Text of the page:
I have written lots of C code (and asm code) that was all event driven.
Typically from timer, watchdog, and I/O interrupts. With lots of schedulers to initiate periodic software functions.
In my experience, most schools do not teach the kind of thinking needed to handle event driven programming.
There are concurrent languages, often running on PLCs, ASICs, etc that are continuous, concurrent, etc. Mostly, after learning those languages, a programmer must be thinking in those languages to obtain the most out of them.
Then there are the I.A. languages like Lisp and Prolog that are completely different from either the sequential or event driven languages.
I.E. each language has its' strong and weak points. If a programmer wants (or needs) to use a specific language, then they need to learn that language, so they think of programming problems in the terms of that language.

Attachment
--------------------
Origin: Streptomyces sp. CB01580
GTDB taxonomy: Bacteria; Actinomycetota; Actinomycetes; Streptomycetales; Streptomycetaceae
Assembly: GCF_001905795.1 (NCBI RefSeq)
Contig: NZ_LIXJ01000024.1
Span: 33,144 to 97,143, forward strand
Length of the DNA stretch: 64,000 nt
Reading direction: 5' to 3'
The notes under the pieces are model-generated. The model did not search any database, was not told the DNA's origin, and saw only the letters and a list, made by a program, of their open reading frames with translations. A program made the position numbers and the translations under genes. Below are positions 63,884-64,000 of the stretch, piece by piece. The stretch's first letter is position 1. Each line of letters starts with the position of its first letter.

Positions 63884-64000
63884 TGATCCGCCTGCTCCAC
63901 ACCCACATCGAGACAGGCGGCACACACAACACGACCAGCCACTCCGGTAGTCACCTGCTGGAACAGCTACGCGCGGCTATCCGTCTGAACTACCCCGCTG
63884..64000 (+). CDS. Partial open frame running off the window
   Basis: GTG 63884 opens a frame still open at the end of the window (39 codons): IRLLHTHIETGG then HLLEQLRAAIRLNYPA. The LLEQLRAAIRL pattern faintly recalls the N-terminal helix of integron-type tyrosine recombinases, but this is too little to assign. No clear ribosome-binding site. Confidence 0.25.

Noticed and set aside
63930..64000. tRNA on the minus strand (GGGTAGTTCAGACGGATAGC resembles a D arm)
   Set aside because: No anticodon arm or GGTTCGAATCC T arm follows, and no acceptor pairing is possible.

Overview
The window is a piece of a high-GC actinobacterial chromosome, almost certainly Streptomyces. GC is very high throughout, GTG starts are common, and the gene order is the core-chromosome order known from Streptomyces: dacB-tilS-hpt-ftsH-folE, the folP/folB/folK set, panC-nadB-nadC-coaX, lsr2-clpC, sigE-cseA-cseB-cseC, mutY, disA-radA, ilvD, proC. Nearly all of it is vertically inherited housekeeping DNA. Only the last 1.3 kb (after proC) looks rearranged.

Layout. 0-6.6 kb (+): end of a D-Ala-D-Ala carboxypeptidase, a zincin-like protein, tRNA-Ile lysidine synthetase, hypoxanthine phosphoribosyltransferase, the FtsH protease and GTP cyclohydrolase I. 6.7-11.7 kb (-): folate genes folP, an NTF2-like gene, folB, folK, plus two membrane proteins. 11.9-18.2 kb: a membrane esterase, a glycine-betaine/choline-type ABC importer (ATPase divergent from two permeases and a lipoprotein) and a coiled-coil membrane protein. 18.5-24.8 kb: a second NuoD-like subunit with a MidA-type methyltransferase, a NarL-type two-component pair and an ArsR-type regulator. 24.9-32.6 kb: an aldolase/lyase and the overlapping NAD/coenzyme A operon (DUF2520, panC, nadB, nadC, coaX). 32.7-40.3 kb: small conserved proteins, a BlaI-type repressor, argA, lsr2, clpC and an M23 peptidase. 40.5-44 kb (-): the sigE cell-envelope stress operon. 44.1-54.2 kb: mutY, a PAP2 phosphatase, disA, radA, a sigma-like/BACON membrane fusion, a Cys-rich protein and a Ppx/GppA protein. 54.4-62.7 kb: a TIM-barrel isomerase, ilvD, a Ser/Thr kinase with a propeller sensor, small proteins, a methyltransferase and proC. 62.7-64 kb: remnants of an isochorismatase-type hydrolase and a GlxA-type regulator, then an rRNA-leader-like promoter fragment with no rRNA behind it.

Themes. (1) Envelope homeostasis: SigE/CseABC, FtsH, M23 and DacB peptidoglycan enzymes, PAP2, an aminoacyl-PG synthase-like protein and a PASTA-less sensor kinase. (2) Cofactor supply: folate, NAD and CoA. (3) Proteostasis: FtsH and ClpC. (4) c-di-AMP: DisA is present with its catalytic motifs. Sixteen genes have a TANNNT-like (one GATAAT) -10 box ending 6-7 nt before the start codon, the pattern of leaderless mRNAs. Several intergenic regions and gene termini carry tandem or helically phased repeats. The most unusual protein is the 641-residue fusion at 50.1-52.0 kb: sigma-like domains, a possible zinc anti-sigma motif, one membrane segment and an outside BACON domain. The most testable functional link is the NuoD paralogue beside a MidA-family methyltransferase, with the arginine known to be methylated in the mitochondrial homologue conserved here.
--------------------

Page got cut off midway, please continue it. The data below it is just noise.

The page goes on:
SO, IMO: the 'sequential' languages are best to learn first as they are the easiest to understand, so the basic concepts are known before learning the more esoteric languages.
And then there are the languages like C++ and C# and J# and many more that can be coded for either environment.
But first, the underlying concepts need to be understood.
Concepts Ranging from memory and register concepts, to the history of programming, to the Turing machine, to 'ancient' things that were the forerunners of today, such as ASCII, and 80/96 column punched cards and card readers and paper tape and magnetic tape with level shifting and low level programming of I/O devices, etc etc etc.